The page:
Although the RDA for protein hasn’t changed for 30 years—it’s a modest 0.36 grams per pound of total body weight, or 0.8 grams per kilogram (no wonder some people think they overconsume it!)—researchers are now saying we, particularly regular exercisers, need more like 1.2 to 1.5 grams per kilogram to support tissue growth.
For most of us, this amounts to about 30 to 35 grams per meal. And FYI: the “per meal” language is intentional; you really do need to eat it allll day. “The body doesn’t store amino acids,” says Carol Johnston, PhD, RD, a professor of nutrition at Arizona State University. That means it’s best to have them available at any time, so spread your proteins throughout the day (and make sure you have protein with breakfast).
That may seem easy enough with protein added to everything from cereal to cookies to beer (!), but here’s where things get tricky. All protein is not created equal.
Proteins consist of molecules made from a sequence of amino acids, 11 of which our bodies make, and 9, called essential amino acids, that we can only get from food. In addition to being the foundation of proteins, the nine essential aminos are also signaling molecules.
Basically, when you eat them, particularly one called leucine, they start stimulating protein synthesis. All animal products contain the essential aminos; many plant proteins (except quinoa, soy, chickpeas, pistachios, buckwheat, amaranth, hemp seeds, and spirulina) are missing at least one. If you don’t eat all nine aminos, nothing happens. (That’s why it’s important to have a diverse diet if you’re plant-based, so you can get the nine essential aminos from different sources.)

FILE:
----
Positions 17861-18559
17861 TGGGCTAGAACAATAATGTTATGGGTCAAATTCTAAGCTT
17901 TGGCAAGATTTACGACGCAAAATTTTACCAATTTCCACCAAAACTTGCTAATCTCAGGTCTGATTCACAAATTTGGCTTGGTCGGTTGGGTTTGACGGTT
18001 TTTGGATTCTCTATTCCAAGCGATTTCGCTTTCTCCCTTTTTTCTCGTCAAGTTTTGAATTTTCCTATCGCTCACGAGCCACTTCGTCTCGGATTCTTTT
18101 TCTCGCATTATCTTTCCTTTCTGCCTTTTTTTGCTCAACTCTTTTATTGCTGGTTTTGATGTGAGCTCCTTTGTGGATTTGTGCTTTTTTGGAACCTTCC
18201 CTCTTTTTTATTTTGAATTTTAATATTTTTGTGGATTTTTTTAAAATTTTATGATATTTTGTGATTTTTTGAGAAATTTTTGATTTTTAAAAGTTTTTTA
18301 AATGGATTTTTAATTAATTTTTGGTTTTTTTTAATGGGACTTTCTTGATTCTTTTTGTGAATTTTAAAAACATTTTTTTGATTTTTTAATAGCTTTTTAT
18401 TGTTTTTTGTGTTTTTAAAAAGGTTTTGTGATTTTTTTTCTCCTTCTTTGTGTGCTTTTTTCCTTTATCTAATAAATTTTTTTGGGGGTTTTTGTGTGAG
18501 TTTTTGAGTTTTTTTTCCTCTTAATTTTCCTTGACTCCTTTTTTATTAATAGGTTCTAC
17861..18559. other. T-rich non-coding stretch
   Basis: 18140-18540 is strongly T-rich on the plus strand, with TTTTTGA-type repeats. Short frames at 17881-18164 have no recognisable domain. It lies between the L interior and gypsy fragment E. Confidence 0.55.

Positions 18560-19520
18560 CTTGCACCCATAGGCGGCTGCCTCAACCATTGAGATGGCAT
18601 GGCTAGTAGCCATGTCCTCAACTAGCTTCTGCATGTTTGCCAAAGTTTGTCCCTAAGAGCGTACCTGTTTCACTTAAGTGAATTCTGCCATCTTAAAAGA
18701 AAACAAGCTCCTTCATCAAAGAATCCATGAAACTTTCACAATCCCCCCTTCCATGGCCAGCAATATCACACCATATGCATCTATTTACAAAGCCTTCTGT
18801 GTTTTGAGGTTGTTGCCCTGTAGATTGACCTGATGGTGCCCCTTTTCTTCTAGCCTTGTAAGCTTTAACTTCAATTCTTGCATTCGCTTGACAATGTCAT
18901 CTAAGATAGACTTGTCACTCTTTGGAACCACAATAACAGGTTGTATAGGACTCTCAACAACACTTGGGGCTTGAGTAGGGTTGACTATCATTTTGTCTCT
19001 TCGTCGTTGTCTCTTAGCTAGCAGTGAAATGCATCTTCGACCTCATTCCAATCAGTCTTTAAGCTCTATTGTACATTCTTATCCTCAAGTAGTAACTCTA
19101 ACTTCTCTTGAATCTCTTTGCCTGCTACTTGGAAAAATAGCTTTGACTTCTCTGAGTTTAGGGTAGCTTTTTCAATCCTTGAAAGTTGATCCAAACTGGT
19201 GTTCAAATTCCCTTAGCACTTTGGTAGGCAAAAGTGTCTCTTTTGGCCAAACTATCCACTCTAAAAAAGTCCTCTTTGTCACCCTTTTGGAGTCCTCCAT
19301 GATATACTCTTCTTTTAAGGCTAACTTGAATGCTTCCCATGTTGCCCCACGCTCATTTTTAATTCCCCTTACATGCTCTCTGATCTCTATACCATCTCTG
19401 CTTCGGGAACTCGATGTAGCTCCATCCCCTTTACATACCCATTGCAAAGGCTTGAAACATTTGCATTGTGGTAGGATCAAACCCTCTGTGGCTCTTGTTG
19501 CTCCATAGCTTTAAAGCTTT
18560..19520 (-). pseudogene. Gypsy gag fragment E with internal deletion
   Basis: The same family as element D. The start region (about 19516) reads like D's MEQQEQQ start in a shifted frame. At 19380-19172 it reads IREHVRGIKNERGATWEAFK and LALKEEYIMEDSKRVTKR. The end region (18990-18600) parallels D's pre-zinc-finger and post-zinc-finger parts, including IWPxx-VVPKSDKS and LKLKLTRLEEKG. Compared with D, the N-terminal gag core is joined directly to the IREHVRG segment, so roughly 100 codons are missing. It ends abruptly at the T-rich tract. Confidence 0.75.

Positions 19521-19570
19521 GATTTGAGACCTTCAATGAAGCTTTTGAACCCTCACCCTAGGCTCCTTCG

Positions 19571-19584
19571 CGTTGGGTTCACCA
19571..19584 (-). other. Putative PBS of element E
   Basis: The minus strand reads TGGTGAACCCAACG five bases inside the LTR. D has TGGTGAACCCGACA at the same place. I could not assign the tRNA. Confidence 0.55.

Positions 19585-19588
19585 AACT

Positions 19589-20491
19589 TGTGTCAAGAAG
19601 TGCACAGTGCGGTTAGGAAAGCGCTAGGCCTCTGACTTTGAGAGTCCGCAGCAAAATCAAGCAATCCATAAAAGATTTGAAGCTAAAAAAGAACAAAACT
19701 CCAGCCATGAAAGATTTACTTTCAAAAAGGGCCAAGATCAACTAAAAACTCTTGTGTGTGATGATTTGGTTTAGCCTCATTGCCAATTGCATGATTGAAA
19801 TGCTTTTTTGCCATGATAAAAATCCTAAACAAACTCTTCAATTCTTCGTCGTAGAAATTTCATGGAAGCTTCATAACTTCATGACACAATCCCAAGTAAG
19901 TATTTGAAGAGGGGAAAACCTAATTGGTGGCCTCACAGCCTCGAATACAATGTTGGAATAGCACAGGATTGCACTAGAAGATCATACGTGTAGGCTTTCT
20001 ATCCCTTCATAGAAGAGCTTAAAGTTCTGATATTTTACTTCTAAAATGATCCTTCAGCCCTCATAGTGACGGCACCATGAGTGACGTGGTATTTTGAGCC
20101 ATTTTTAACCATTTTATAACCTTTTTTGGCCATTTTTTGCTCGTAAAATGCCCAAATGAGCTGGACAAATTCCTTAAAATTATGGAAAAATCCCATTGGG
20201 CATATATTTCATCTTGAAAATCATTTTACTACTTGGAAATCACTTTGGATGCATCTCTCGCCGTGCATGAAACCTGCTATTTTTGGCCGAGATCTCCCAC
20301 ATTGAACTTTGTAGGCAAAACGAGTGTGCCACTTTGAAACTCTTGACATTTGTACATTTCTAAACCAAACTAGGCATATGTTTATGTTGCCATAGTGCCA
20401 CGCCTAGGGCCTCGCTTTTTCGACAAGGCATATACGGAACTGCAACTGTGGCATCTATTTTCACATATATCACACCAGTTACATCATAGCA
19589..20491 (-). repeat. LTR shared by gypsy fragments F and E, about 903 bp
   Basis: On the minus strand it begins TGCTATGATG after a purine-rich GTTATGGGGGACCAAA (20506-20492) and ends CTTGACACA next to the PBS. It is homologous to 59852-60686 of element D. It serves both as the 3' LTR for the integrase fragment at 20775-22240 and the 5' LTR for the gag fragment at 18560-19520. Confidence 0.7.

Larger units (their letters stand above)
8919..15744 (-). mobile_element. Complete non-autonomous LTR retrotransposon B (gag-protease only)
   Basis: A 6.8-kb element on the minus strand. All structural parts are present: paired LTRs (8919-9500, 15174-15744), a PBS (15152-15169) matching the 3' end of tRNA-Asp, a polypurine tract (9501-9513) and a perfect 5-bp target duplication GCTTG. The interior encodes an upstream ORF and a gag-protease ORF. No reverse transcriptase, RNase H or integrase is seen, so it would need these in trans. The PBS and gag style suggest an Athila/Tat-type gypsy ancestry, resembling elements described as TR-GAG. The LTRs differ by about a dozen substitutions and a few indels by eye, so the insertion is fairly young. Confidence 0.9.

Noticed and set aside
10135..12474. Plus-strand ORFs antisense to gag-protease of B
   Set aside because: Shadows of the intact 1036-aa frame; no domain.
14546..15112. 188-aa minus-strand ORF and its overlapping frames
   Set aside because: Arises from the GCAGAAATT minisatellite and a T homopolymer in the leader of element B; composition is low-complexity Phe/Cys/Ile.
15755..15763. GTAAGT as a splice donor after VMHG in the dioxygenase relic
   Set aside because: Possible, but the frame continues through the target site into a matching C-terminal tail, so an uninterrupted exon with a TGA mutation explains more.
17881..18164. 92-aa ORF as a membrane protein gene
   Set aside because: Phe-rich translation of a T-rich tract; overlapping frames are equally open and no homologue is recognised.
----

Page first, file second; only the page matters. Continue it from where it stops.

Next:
“You can have, for example, leucine to stimulate the process,” says Luc van Loon, PhD, professor of physiology of exercise and nutrition at Maastricht University Medical Centre. “But you also need the bricks to build the house. You can have all the construction workers present, but if they don’t have the bricks, the house is not going to go up.” By the way, these muscle-building and muscle-repairing properties of amino acids make it critical to keep protein levels up even if you’re injured or not able to exercise, which is, of course, the other way (besides eating) that your body assembles muscle.
45 percent The number of consumers who said they knew how much protein they’d had in the past 24 hours. What about you? Source: FMCG. Gurus survey.
And although carbs give you fire for a workout, it’s protein that has the staying power. Exercise makes your body more sensitive to those muscle-growing properties of amino acids, meaning it will use more of the protein for synthesis. (This effect lasts for 48 hours after a workout.) “You are what you eat, or what you just ate, but if you’re physically active, you’re actually more of what you just ate,” Van Loon says.
Plus, protein slows down carb absorption, preventing blood sugar spikes and crashes, and it’s used to repair tissue, which is how your muscle recovers, allowing you to crush your sweat sessions week after week. “Without protein, you’re doing your body a disservice,” says Dr. Lyon. “You’re fighting against yourself.”